Sell Your House And Buy Stocks? No, Really

Includes: AVB, CPT, EQR, PPS, REZ
by: Hoya Capital Real Estate


Home Prices, returning just 3.8% per year, have barely outpaced inflation over the past two decades.

Meanwhile, multifamily apartments have returned over 14% per year.

Equity ownership in a residential single family unit is fundamentally similar to a equity ownership in a residential REIT.

We study whether investors would be better off "renting and investing" in a REIT or "buying and holding" a single family home.

Even after conservative adjustments are made, we conclude over the past 2 decades, investors would have been better off with the "rent and invest" strategy.

"Sell your house and buy stocks!" That's the type of insane financial advice that conjures up images of shady dot-com-era financial advisors telling retired senior citizens to put their life savings into only to see the firm declare bankruptcy less than a year later.

Is that advice really as insane as it initially seems? The short answer: YES.

The risk profiles between stocks and residential homes is vastly different, not to mention that you can live in a home, but you can't live in a stock.

The answer, though, becomes far more complex when you assume that the "stock" is an apartment REIT, an equity investment in a portfolio of residential units. In that case, your equity investment in a residential apartment unit could be very similar financially to an equity investment in a housing or condominium unit.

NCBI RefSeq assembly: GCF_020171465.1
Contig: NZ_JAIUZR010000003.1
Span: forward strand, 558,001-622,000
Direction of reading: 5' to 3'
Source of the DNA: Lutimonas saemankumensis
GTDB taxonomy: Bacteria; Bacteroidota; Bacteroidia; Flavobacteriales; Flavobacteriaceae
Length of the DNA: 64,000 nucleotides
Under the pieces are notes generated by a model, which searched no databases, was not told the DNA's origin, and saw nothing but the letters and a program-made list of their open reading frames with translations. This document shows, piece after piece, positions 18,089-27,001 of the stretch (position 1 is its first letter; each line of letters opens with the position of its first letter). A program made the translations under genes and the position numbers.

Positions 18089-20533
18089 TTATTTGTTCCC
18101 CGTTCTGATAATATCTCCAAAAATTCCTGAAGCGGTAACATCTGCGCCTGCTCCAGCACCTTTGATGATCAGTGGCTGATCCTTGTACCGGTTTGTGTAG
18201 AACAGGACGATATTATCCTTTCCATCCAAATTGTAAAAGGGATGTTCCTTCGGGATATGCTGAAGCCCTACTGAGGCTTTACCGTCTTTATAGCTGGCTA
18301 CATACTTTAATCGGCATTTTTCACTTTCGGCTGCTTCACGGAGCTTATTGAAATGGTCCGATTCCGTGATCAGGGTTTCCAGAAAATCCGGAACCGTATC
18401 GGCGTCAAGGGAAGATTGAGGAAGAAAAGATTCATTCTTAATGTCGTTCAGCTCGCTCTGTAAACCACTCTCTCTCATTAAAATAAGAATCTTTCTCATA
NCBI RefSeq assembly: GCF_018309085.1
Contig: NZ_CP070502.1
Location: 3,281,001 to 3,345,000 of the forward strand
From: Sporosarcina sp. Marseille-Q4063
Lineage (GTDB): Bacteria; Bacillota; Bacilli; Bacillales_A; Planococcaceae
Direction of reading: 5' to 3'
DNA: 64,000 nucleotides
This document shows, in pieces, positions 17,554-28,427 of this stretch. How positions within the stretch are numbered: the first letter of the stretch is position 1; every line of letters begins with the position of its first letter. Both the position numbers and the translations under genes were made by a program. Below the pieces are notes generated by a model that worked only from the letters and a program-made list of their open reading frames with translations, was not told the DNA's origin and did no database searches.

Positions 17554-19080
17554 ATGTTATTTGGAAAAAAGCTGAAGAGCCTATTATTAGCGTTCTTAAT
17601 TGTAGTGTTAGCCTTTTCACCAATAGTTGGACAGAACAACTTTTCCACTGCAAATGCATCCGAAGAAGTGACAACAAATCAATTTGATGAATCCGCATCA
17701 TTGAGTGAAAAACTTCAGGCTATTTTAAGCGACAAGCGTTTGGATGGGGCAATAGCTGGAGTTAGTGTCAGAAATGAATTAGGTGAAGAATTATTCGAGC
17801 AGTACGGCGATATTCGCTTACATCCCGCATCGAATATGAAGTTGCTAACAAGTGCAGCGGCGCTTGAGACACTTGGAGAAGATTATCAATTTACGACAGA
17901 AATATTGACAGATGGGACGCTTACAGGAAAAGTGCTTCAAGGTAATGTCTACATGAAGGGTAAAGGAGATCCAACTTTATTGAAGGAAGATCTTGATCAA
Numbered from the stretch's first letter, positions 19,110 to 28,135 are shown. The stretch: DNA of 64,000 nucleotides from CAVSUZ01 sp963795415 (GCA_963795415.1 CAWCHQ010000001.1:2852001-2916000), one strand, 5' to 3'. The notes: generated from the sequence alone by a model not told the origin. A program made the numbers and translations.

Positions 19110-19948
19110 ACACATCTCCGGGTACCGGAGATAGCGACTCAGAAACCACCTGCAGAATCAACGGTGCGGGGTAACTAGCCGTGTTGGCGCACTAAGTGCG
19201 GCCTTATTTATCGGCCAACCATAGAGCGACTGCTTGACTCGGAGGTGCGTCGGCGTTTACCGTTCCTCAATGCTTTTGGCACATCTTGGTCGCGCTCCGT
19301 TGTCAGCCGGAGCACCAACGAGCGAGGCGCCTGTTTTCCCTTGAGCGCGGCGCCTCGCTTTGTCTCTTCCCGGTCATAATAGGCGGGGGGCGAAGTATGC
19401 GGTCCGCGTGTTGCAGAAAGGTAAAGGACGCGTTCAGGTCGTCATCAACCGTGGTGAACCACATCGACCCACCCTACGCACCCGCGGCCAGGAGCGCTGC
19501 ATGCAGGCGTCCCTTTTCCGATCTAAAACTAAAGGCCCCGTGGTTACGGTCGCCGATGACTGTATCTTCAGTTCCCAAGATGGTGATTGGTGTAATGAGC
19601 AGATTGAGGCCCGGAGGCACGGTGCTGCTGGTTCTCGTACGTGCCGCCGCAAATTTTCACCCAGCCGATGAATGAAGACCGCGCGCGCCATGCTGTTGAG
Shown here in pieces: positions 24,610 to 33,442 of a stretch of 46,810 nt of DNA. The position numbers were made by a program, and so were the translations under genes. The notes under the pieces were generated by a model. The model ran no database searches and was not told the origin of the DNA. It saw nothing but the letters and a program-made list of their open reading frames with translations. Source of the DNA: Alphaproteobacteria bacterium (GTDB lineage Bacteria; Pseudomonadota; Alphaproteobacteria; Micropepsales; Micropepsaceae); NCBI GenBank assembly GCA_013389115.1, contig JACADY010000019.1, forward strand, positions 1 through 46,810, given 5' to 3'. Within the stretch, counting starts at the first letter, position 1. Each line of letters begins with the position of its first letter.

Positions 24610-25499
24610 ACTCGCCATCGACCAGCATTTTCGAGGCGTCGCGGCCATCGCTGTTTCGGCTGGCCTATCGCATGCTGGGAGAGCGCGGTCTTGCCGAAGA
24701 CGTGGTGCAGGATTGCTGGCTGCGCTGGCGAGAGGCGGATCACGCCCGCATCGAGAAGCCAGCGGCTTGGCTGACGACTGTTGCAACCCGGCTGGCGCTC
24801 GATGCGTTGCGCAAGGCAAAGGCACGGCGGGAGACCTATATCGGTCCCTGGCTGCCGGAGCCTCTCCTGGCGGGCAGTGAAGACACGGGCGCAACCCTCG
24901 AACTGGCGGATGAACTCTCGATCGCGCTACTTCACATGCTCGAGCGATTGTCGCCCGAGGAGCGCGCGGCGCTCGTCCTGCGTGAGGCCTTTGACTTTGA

While writing a recent article that we published on Seeking Alpha, "The Rent is Too Damn High! Blame Bad Policy and Buy REITs" I began to more closely examine the total returns of the multifamily residential sector. One thing became immediately clear: according to NAREIT data, the total returns on the average multifamily investment have been absolutely incredible over the past two decades.

Since 1995, annual returns on these properties have averaged 14.8% per year. Over this same time frame, according to the Case-Shiller Home Price data, single family homes have returned an average of 3.88% per year.

We ran a simple analysis on this data to show the growth of $500,000 over this time, given those annual returns.

This (overly simplistic) chart is rather jarring. Before accounting for necessary adjustments, a half-million dollar equity investment in the average apartment would be worth over six million dollars in 2015, while a similar investment in a home would be worth just over one million dollars.

With this in mind, and with the understanding that direct ownership of rental property can be faithfully replicated through an investment in a high-quality apartment REIT, we decided to conduct a study with the simple question:

Are you better off buying your home, or renting and investing in an apartment REIT?

In other words, we envision that an investor is faced with two choices on a $500,000 budget: buy a home (and thus avoid rental payments), or rent an equivalent home or apartment, and use the capital (minus rent) to invest in an apartment REIT.

Obviously, the above chart is not a fair comparison by any means. If you were renting, you would be making period rental payments… every single month! So we need to adjust for that. To be very conservative, we will assume that you are paying $3,000 per month in rent, likely higher than a rent would be paying to rent a similar $500,000 home with an equivalent amount of space and amenities. That's $36,000 per year coming out of the REIT investment.

Secondly, the original chart did not account for the effect of taxes. According to the NAREIT data, about 40% of the total returns from apartments came from passive income, while 60% came from price return. We'll assume that you are paying 30% income tax on that passive income.